Okay, now that I've veered completely off course, on with the show…

  • A big thank you to everyone who listened to my interview with Karen Gordon this past Tuesday night. If you missed it, Karen has posted an excerpt on her blog (click here). The interview lasted about one hour and 45 min., well over the originally planned one hour (mostly because there were lots of good questions, and also because I'm a blowhard). I'm happy to report that the interview received lots of very positive feedback, but when I listened to the excerpt all I heard was some guy saying "um" and "you know" an awful lot. Because, um, I guess , you know, I'm unaccustomed to public speaking and stuff.
  • "Musings of a Distractible Mind" is a fascinating blog written by a real-life doctor. His post "A Letter to Patients With Chronic Disease" (click here) is an incredibly honest piece of writing, and one that I think is a must read for all patients dealing with chronic illness. In the piece, Dr. Rob explains that many doctors are literally scared of the chronically ill, and goes on to tell us why. Overall, "Musings" is a captivating and valuable blog, giving patients a rare peek at what it's like to be on the other side of the stethoscope.
  • Here's a small way all of my Canadian friends can do a little something to help further the CCSVI cause. This pro-CCSVI online petition (click here) is directed at Canadian Minister of Health Leona Aglukkaq, who recently announced the Canadian federal government's decision to not fund treatment studies of the liberation procedure. It should take about 10 seconds to fill out the petition, so if you are Canadian, please click the above link to let the powers that be know that you don't approve of their recent actions, or, more correctly, their inactions…
  • One thing that is sure to make some of the staunchest CCSVI advocates' heads explode is the suggestion that some of the benefits described by patients after undergoing the Liberation Procedure may be due to the placebo effect. The truth is that the placebo effect is a very strong and poorly understood phenomenon, and one which can't be easily dismissed in any legitimate medical investigation. This article (click here) describes a trial involving Parkinson's patients, during which all of the patients involved in the trial received brain surgery. Some of the patients, though, received a sham procedure, in which they underwent the exact same extremely invasive surgery as the other test subjects, only the medication being tested was not injected into their brains. Incredibly, many of the patients who received the sham procedure experienced tremendous improvement in their symptoms, so much so that the medication being trialed was deemed ineffective, because those receiving it experienced just about the same level of benefit as those not receiving it.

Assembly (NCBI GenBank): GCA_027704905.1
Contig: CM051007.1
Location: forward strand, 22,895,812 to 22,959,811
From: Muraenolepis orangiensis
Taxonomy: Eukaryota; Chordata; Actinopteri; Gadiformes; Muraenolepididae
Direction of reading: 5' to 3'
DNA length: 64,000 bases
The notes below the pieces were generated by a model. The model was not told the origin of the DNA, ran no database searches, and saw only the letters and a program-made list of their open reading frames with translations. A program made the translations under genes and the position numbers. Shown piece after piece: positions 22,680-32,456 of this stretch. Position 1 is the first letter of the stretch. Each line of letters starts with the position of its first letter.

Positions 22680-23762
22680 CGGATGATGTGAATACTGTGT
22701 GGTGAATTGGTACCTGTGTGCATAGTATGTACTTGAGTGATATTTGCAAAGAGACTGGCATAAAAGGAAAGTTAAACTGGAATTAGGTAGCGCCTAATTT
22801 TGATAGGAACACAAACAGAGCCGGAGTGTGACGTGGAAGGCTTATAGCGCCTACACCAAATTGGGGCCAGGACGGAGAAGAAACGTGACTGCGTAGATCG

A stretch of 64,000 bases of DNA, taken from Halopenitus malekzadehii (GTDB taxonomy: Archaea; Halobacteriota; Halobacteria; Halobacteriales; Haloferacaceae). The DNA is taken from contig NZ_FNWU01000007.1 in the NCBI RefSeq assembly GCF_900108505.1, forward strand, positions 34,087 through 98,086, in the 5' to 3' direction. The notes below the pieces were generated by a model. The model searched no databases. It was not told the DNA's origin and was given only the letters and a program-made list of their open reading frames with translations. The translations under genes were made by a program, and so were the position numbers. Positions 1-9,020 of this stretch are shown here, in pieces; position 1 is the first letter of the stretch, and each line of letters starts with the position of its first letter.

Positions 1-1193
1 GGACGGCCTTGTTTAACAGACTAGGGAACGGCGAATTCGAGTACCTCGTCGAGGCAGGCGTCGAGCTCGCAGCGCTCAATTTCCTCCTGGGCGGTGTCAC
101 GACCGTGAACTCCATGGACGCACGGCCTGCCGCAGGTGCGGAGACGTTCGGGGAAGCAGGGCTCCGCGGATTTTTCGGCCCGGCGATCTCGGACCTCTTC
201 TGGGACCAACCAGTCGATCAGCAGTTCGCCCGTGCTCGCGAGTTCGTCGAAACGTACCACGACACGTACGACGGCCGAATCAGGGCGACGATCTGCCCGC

Researchers are now learning that the placebo effect is not simply the function of a patient's imagination. The effect is more pronounced in procedures in which the stakes are high, and actually appears to cause the brain to release chemicals directly involved in the disease process. In other words, the placebo effect may actually have some verifiable and beneficial medical significance. Truly fascinating stuff. The article also discusses the morality involved in the use of sham procedures, and also includes some patient perspective. In the recently announced Liberation Procedure treatment trials to be conducted in Albany, New York, (click here) sham procedures will be used to test the effectiveness of the treatment.